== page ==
Debts, joblessness fuel latest rating downgrade

09 December 2019 | Economics

Rating agency Moody's downgraded Namibia's economy on Friday to a Ba2 rating but changed the outlook to stable, citing among other things rising government debt and waning job opportunities.

The country's debt burden has more than doubled over the past decade to 45.6% of GDP at the end of fiscal 2018 from 19.2% ten years earlier.

But, as could be expected, finance minister Calle Schlettwein criticised the latest downgrade of Namibia's creditworthiness, saying it demonstrated a “bias towards negativity” instead of recognising the positive progress the country has made to improve the economy.

On Friday Moody's stated that this downgrade reflected a further weakening in Namibia's debt position, despite ongoing fiscal consolidation, as growth remains weaker for longer than Moody's previously anticipated.





This generally means the government's long-term debt in foreign currencies, which is anything except debt in South African rand and Namibian dollar, are rated as two levels below junk.

According to Moody's, the stable outlook is underpinned by Namibia's relatively robust institutions and governance strength that supports creditworthiness.

It added that policymakers retain some capacity to respond to shocks, helped by moderate liquidity and external vulnerability risks.

Fitch Ratings in September also downgraded government's debt in foreign currencies to two levels below junk.

Speaking to Namibian Sun yesterday, Schlettwein said: “The rating is just a repeat. It shows a bias towards negativity and does not really take into account the positive progress.”

In a statement released later, the minister added that Namibia had demonstrated its resilience and ability to deal with shocks and to direct policy actions to addressing socio-economic development needs.

According to him, the government has made real progress to stabilise the macro-fiscal framework when Moody's downgraded Namibia to sub-investment grade in 2017.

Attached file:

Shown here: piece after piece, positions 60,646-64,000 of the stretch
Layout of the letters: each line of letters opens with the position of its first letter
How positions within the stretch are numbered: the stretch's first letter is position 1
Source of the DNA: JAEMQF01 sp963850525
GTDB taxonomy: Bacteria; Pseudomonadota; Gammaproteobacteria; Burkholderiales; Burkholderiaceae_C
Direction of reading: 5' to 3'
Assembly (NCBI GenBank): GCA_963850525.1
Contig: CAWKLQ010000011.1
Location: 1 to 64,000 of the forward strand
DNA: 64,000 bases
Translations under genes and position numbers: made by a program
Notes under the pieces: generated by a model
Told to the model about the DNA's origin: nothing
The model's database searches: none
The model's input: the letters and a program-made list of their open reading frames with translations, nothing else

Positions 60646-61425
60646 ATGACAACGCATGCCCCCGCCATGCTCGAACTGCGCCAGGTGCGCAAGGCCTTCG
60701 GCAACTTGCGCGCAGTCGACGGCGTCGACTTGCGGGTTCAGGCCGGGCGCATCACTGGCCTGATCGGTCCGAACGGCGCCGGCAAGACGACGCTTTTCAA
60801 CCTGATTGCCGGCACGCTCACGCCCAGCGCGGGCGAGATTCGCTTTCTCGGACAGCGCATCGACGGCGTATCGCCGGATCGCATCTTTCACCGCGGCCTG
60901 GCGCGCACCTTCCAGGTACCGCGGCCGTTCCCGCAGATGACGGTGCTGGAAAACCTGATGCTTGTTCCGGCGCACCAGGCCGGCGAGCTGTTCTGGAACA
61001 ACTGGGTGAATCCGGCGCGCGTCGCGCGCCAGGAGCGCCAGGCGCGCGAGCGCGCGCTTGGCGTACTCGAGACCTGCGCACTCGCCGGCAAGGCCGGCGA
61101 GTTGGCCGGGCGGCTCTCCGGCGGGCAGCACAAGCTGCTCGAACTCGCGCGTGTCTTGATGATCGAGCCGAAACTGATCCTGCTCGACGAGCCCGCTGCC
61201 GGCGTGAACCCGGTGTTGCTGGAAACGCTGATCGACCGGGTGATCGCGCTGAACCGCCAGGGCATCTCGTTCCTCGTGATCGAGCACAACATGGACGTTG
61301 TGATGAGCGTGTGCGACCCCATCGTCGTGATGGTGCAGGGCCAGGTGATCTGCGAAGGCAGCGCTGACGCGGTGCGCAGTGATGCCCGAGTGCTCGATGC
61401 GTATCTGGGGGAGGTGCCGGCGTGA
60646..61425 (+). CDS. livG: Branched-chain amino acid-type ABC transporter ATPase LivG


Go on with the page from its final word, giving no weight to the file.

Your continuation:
“This progress includes the proportion of Gross Domestic Product (GDP) which has reduced from 8.1% in the 2015 and 2016 financial year to about 4.1% by the 2019 and 2020 financial while the year-on-year increase in public debt has sharply moderated to 11.2 % 2019/20, from the average of 30.1% three years ago.

“We are confident that these policy packages will place the economy on a firm positive and sustainable growth trajectory over the medium to long term. Throughout the years, Namibia has demonstrated its ability and resilience to deal with shocks and also to direct policy actions to addressing socio-economic development needs.”

“We, therefore, remain optimistic that growth prospects will gain traction as the implementation of the adopted measures is scaled-up.”



Highly ambitious

Rowland Brown, co-founder of Cirrus Securities, says the Moody's downgrade came as no surprise, adding that the “stable” outlook is highly ambitious.

Brown believes that Namibia's fiscal outlook is rather heavily weighted to the downside at present and that revenue will likely remain under pressure.

“It is also worth noting that both the ratings downgrades, as well as the current recession and depression, were completely avoidable.

“Moreover, it is worth noting that recovery is very possible, however increasingly complex. As far back as 2015, it was easy to see that Namibia was facing material macroeconomic challenges; however, a combination of poor advice and weak implementation of specks of good advice meant that the downgrading of the country was not avoided, and now the current economic recession has dragged out for three long years, with little imminent hope of meaningful recovery.”

According to Brown, rising unemployment will increase demands on finite government funds, the weak business environment will increase demands on the shareholder from state-owned enterprise (SOEs) and debt payments will continue to rise, from their current approximate N$7 billion a year.

According to Brown, it has become clear that after three years of no growth, and despite efforts to drive fiscal consolidation, a meaningful growth recovery and dramatic fiscal improvement are not forthcoming.

He pointed out that domestic economists in the past warned of an impending abrupt growth slowdown and ballooning fiscal deficit and debt.